Analyzing the Collapse of Silicon Valley Bank: Are Regulations Too Lax?

The collapse of Silicon Valley Bank (SVB) has left many customers wondering if their money is safe.[0] The US government insures the first $250,000 in eligible accounts, so if you have less than that in your account, you should have nothing to worry about.[0] However, this latest banking crisis has raised serious questions about the efficacy of the regulatory state.

Primary responsibility for the debacle lies with SVB’s management, but regulators should have been paying close attention to the bank’s rising vulnerabilities.[1] On Monday, the largest U.S. financial institutions took action to support the financial sector, investing $30 billion into First Republic Bank – one of the struggling local banks – even as other major banks gained depositors.[2]

As early as November 2019, one journalist had picked up on the increasing vulnerabilities of banks, such as Silicon Valley Bank, while the chair of the Federal Deposit Insurance Corporation had also sounded the alarm about the issue.[1] Some short sellers began taking a negative stance on the bank’s stock.[1] But the combination of reckless bankers and lax regulators has left us with a financial crisis and a federal-government bailout—and the well-rehearsed spectacle of regulators promising to do better next time.[1]

Last year, when SVB was less vulnerable, the San Francisco Fed (which regulated the parent company) and the California regulators (who oversaw the bank itself) could have required SVB to raise capital.[1] The bank could have been mandated to raise rates on its savings accounts, which would mean paying people more to lend it money.[1] But Donald Trump appointed Randal Quarles as the first-ever vice chair of banking supervision at the Federal Reserve, who saw it as his mission to relax the post-financial-crisis regime.[1]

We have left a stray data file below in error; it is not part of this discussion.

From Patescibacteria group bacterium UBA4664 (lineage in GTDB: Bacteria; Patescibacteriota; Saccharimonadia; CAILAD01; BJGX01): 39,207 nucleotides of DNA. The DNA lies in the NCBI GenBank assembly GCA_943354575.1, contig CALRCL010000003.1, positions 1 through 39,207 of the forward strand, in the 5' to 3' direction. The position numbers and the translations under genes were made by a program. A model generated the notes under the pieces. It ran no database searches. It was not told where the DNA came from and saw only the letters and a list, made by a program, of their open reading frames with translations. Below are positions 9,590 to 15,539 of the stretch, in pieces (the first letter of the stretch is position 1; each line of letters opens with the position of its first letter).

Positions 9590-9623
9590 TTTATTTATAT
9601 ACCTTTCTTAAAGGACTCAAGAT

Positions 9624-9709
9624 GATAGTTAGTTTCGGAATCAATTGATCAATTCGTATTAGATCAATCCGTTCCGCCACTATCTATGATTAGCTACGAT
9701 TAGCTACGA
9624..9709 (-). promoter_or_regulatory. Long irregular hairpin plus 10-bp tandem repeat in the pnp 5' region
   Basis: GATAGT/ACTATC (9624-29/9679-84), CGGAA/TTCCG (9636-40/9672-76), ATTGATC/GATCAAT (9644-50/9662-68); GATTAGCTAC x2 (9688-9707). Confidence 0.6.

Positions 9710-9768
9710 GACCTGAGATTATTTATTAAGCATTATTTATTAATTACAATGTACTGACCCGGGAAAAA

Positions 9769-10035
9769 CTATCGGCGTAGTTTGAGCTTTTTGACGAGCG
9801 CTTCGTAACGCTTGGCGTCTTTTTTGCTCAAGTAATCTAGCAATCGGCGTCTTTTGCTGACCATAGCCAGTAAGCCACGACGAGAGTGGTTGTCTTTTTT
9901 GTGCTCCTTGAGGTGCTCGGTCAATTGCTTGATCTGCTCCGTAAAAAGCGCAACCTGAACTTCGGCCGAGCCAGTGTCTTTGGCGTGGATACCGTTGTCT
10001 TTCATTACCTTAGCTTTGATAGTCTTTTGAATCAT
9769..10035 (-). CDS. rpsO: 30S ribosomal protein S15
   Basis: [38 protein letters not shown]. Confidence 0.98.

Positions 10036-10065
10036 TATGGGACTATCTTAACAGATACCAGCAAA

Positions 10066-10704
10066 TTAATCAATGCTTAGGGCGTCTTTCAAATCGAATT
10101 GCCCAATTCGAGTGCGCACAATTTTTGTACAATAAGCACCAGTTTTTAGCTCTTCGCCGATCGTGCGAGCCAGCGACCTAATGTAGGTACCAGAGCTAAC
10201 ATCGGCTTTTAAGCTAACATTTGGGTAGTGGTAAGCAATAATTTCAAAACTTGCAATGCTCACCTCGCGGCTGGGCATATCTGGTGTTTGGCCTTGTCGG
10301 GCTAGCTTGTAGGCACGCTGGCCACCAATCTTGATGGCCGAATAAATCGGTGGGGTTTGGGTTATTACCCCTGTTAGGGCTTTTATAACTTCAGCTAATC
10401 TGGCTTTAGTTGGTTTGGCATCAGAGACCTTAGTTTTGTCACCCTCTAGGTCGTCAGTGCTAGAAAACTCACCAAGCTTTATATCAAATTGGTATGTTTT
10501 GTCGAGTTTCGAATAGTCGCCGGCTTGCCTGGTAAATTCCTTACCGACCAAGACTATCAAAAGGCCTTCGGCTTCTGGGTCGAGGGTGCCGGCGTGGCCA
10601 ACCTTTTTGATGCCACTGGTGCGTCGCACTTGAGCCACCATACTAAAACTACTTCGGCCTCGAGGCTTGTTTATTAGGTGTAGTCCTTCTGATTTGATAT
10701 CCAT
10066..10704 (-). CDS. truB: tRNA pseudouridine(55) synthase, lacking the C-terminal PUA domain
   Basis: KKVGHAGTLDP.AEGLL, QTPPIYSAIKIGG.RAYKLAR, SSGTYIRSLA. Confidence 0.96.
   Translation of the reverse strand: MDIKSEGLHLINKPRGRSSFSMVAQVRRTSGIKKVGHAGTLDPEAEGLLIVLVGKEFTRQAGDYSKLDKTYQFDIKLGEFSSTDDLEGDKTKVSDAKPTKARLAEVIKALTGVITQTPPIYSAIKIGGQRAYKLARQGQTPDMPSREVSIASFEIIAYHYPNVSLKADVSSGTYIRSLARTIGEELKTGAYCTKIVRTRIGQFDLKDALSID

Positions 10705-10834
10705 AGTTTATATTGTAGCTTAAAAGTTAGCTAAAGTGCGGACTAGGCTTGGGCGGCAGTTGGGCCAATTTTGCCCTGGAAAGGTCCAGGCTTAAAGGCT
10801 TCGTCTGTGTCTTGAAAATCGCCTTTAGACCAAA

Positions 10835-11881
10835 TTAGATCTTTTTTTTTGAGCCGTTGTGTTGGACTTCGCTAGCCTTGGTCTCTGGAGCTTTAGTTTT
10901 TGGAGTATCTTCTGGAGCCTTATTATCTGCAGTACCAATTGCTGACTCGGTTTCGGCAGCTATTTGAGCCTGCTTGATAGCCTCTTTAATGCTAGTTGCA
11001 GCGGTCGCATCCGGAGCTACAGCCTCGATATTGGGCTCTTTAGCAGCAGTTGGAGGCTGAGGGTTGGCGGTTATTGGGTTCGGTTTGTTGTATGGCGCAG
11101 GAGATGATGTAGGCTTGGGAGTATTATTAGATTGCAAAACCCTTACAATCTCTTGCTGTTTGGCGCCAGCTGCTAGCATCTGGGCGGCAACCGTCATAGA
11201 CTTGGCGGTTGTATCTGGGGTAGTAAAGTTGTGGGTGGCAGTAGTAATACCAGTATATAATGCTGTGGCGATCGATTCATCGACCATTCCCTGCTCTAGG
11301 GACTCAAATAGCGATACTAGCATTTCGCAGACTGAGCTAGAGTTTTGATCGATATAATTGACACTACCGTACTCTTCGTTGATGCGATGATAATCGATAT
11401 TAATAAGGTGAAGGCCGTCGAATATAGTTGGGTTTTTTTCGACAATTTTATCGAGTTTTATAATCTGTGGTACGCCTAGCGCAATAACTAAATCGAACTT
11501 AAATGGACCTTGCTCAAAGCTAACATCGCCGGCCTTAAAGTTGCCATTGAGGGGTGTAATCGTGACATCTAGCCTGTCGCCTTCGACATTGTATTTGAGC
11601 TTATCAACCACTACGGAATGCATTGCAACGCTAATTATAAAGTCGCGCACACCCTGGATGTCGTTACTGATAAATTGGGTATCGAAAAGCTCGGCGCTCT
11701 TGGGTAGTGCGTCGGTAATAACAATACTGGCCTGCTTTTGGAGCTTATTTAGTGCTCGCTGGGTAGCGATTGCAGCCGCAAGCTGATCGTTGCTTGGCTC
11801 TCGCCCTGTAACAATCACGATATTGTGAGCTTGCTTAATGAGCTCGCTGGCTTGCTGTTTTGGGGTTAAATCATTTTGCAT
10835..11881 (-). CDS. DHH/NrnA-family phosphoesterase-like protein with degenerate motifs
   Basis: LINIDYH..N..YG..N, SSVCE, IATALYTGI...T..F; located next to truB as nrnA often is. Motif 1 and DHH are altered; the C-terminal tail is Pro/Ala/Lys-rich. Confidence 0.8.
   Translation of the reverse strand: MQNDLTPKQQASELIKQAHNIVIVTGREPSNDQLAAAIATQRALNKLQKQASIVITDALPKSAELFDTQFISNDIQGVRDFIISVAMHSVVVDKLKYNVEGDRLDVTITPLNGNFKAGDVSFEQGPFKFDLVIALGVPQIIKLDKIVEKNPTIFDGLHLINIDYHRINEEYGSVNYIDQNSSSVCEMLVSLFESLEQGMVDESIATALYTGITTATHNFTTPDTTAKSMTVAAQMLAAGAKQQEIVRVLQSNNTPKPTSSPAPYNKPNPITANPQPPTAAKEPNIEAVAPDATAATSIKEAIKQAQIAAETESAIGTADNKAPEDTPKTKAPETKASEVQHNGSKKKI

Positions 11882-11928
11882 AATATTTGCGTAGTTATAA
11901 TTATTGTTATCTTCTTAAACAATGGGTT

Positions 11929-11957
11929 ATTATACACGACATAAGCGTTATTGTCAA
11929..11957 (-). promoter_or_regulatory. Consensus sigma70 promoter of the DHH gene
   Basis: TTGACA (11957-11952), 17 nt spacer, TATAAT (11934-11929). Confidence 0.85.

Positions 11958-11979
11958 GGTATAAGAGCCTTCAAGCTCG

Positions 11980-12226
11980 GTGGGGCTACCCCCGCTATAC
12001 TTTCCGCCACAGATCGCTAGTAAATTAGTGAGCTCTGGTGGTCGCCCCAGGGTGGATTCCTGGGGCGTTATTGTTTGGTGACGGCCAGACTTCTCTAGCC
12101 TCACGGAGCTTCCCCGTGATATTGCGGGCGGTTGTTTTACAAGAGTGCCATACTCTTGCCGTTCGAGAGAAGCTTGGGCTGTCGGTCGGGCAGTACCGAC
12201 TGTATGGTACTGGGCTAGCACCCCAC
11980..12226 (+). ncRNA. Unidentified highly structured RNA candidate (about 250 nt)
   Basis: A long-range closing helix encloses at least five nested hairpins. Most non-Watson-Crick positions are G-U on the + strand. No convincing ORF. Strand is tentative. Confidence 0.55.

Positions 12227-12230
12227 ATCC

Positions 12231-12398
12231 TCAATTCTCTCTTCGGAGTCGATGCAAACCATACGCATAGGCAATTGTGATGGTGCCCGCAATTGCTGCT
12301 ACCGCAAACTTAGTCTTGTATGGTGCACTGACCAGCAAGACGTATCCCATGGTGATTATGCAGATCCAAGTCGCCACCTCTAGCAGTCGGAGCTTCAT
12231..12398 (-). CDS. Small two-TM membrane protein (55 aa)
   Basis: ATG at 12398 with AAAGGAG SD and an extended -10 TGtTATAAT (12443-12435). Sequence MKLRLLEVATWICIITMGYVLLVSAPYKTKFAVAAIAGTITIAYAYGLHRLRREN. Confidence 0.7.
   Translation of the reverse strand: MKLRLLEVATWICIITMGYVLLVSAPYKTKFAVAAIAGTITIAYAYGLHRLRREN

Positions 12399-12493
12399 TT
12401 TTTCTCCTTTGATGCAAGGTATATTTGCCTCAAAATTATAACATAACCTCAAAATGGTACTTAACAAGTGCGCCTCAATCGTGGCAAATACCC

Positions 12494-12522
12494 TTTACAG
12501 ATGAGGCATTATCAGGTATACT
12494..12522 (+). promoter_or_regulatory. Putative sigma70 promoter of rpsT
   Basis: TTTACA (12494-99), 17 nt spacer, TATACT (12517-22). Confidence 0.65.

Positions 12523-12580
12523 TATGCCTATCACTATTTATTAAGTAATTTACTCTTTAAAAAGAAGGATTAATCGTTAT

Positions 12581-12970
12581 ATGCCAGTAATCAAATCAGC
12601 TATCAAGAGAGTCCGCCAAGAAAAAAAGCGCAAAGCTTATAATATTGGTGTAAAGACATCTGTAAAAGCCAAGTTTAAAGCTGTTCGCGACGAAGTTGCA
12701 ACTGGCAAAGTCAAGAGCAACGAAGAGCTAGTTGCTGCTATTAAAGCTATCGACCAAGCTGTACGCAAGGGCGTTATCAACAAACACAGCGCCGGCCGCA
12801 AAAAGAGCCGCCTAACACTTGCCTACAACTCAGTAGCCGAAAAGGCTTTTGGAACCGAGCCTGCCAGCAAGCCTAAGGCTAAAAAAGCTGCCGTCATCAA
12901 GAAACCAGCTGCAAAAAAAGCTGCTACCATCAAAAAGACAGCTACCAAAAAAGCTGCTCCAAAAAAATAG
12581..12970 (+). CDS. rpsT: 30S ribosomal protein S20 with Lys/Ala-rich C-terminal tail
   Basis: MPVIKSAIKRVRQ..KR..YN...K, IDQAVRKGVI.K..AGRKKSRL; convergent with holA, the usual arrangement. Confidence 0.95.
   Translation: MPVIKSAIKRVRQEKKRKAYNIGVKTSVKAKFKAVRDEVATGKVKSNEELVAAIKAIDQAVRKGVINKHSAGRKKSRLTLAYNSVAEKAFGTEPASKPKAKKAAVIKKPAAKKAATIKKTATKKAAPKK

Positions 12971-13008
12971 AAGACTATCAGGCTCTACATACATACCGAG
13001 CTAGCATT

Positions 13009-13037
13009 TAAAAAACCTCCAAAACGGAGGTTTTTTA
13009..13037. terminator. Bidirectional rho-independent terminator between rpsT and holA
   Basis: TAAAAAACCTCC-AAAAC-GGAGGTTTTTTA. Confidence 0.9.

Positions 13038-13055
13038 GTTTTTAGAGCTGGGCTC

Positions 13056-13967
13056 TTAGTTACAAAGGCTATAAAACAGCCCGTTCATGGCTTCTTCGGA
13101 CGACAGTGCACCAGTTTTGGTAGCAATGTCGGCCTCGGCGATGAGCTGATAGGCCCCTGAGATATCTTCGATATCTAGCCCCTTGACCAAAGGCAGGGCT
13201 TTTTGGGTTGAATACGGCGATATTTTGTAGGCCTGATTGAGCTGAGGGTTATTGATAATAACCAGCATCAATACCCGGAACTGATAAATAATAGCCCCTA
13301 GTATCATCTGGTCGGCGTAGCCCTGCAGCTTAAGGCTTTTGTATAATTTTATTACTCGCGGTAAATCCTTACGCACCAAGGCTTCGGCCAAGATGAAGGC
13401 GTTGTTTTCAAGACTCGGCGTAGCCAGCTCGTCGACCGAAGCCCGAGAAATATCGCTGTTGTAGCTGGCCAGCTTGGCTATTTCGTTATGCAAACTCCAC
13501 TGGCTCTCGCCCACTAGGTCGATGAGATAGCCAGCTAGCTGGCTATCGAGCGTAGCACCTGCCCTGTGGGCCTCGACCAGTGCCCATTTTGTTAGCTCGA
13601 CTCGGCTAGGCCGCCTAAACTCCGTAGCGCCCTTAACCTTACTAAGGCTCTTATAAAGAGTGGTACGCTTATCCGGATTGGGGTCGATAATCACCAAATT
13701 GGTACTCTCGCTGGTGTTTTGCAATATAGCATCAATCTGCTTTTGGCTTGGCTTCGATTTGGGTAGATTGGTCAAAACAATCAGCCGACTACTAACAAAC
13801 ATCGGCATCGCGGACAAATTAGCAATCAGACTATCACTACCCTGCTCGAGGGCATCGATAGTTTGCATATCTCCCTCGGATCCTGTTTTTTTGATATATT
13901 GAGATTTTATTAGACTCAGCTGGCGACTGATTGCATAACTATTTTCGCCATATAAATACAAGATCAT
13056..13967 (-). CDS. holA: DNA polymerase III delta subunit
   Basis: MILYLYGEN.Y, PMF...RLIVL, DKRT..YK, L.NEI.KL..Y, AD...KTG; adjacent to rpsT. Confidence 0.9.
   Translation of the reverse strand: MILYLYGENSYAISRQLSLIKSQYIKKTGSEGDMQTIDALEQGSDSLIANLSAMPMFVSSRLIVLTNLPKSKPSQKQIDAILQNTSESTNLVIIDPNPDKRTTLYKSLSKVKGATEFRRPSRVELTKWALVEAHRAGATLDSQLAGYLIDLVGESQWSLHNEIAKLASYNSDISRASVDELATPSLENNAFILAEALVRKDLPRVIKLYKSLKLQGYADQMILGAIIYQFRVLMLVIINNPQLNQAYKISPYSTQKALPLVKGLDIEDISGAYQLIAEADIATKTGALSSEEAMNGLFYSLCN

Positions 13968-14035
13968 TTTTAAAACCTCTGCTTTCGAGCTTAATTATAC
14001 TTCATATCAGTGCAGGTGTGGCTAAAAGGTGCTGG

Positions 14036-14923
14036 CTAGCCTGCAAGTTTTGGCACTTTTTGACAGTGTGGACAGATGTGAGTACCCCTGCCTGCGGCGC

The current crisis brings to light the age-old question of why the Federal Reserve is responsible for the regulation of banks.[1] In the years leading up to the 2008-09 financial crisis, an alphabet soup of regulators ostensibly shared responsibility for banking oversight along with the Fed, which allowed banks and financial entities to shop for the least restrictive.[1] Policy makers and legislators ultimately only closed down the least of them, the OTS, and kept the rest, each of which had its own constituency of supporters.[1]

The failure of Silicon Valley Bank highlights the need for tighter banking rules and better communication from regulators about what exactly they are worried about.

0. “Should I pull my money out of the bank? What to know about bank failures” CNN, 17 Mar. 2023,

1. “So Where Were SVB’s Regulators?” The Atlantic, 17 Mar. 2023,

2. “Here’s who made money amid the Silicon Valley Bank turmoil” ABC News, 17 Mar. 2023,